Top fundraiser motivated after losing wife to rare cancer
Aron Kuch is riding in LOWVELO22 for his wife, Heather, who passed away from thymic cancer earlier this year.
Aron Kuch is currently the top fundraiser for LOWVELO 2022, with over $11,000 already raised for cancer research at MUSC Hollings Cancer Center. On his fundraising page, he shares that he rides for his wife Heather. Heather was diagnosed with stage IV thymic cancer in January 2021 and passed away from the disease on March 1, 2022. Thymic cancer is a rare cancer that forms in the cells that cover the outside surface of the thymus — a small organ above the heart and under the breastbone. About 400 people are diagnosed with this type of cancer each year in the U.S.
Aron wants to increase awareness of thymic cancer and improve the outcomes for patients through funding research for better treatments and earlier detection. In this Q&A, he shares why LOWVELO is so important to him and how to fundraise with success.
How did you get involved with LOWVELO?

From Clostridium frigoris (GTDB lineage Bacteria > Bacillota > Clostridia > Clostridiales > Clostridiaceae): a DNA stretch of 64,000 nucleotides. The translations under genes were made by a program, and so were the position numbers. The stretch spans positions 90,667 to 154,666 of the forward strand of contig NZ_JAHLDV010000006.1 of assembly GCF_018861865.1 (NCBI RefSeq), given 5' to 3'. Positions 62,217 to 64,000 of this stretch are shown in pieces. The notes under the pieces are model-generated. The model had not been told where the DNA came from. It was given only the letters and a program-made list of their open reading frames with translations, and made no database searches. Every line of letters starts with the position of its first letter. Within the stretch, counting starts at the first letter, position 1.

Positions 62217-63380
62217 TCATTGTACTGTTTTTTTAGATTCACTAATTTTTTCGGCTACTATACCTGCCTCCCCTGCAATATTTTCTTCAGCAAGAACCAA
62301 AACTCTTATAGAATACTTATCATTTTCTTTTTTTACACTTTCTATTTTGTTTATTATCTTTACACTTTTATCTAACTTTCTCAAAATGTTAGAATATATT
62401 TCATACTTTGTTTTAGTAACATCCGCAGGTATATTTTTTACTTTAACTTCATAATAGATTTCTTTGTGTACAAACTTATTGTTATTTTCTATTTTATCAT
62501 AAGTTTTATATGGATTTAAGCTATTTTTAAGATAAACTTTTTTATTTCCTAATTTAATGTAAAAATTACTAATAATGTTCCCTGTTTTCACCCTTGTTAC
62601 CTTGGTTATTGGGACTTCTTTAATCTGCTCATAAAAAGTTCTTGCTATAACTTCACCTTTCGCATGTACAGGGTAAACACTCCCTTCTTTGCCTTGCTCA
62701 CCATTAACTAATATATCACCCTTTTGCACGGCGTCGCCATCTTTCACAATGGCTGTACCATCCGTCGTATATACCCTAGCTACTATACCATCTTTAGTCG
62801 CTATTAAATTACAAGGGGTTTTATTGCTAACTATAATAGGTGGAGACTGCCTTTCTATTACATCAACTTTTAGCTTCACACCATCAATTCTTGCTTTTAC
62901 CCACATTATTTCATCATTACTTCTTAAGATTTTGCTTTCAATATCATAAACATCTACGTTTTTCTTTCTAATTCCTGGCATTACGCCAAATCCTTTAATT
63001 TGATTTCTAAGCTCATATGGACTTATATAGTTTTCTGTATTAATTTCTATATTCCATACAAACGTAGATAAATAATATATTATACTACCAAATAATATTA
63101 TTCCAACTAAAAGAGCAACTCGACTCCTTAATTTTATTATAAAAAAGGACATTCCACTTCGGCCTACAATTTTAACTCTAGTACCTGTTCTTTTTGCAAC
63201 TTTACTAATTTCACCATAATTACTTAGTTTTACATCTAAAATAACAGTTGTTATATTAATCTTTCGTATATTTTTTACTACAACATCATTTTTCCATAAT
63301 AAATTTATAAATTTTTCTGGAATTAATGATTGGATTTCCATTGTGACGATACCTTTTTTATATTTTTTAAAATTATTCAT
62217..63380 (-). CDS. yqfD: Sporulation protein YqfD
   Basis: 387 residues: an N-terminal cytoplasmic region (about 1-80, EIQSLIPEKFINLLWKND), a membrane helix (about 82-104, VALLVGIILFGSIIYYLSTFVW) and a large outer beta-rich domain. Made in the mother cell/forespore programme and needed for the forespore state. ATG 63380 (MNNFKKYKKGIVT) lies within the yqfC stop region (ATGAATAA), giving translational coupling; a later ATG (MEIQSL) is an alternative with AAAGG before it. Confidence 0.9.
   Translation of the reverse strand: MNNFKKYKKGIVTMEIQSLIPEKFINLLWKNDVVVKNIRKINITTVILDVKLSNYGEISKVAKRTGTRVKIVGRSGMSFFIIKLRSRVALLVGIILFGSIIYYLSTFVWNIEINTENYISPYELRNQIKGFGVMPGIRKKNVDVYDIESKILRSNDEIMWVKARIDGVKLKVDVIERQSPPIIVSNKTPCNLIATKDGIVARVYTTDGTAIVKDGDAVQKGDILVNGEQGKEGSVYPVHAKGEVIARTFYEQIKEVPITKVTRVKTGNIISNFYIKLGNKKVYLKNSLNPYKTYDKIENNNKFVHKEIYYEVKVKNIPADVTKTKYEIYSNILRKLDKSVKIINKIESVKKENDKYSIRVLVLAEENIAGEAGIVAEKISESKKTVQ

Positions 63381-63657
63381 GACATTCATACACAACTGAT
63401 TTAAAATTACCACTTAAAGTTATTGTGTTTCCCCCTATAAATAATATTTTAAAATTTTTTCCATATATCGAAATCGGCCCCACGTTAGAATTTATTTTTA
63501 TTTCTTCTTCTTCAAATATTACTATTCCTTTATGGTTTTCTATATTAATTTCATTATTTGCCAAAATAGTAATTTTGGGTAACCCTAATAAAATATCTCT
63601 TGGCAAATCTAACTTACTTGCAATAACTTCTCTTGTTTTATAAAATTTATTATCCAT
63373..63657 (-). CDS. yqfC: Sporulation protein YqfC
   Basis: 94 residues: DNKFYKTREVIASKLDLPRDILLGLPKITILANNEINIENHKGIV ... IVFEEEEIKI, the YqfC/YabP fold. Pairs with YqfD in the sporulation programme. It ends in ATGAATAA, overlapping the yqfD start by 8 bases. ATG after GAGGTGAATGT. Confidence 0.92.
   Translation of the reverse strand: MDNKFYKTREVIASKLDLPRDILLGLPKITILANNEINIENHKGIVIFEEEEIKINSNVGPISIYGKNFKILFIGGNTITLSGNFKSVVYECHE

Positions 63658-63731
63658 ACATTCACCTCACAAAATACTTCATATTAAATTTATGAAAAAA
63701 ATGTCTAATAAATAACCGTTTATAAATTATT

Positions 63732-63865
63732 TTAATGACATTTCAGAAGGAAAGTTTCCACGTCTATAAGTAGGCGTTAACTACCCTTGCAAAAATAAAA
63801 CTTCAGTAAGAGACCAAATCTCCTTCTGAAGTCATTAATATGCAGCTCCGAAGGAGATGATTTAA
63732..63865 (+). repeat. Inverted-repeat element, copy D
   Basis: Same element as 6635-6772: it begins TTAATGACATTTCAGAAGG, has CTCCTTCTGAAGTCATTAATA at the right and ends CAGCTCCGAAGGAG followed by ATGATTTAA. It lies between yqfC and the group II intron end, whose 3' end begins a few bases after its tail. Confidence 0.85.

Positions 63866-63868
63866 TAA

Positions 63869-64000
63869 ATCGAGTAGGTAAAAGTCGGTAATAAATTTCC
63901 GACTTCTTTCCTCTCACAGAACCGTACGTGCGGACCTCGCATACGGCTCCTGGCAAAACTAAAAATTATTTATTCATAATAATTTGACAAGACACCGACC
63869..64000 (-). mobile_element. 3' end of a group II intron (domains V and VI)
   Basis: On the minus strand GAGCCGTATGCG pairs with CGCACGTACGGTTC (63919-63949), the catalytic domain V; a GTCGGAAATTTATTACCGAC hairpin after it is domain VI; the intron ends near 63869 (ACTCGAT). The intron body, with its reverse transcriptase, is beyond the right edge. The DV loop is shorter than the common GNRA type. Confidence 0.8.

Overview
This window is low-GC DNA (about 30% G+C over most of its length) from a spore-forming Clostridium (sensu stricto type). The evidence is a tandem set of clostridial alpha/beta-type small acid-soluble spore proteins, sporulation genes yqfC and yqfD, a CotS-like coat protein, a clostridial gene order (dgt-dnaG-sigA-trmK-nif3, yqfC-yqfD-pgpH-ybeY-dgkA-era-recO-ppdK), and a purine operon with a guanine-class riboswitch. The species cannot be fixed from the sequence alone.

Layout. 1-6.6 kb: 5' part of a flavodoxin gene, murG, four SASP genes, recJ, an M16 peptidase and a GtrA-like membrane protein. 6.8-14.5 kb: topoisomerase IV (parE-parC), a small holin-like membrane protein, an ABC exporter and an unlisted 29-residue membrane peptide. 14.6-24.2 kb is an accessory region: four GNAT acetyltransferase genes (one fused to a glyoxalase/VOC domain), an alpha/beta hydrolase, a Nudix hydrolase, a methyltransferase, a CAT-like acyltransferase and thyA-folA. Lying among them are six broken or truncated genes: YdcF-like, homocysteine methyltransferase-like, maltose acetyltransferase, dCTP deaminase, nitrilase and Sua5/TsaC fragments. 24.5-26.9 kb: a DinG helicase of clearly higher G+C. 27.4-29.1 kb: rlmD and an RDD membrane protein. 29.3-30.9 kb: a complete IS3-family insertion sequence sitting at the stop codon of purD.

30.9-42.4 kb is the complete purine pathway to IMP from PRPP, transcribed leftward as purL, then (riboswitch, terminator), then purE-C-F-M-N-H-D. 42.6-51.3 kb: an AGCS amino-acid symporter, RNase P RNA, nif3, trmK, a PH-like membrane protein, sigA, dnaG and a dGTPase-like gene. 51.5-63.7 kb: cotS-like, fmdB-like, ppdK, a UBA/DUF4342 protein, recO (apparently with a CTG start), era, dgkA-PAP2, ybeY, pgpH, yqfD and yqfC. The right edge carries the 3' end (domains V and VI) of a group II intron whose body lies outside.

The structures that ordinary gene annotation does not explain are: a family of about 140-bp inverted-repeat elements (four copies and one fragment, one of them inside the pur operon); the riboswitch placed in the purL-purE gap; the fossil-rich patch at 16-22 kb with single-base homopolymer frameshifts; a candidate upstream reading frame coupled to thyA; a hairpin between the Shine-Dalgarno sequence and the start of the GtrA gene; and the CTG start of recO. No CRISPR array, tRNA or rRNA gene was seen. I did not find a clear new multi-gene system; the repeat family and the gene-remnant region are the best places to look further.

I heard about it a couple years ago but was reminded last year as I visited Hollings Cancer Center a lot with my wife. I started training for last year’s ride but crashed two months out and visited MUSC’s emergency room. With my wounds mostly healed, it was time to get back into the fight for this year.
Why is this an important cause for you?
My wife was a patient at MUSC for a year before passing away in March. After her diagnosis, I read numerous journal articles with the results of clinical trials. Many of those greatly improved the prognosis for this particular type of cancer (thymic). That made me see the benefit of research and how it can lead to the next family having a better experience.
What fundraising tips do you have for others?
Ask! So many people have been impacted directly or indirectly by cancer. They are willing to help. The donations don’t have to be large, $25 or $50 from many people is very helpful. Ask via email to friends, coworkers and family. Post on social media, including LinkedIn.
What are you doing to “train” for the ride day?
After I finished the Cooper River Bridge Run, I started a weekly “long” ride; I’m up to 40 miles. I am doing a varying intensity ride weekly and two casual rides of about an hour each.
Most importantly, I’m going to get instructions on how to ride a road bike, so that I don’t send myself to the ER again!
Anything else you’d like to add?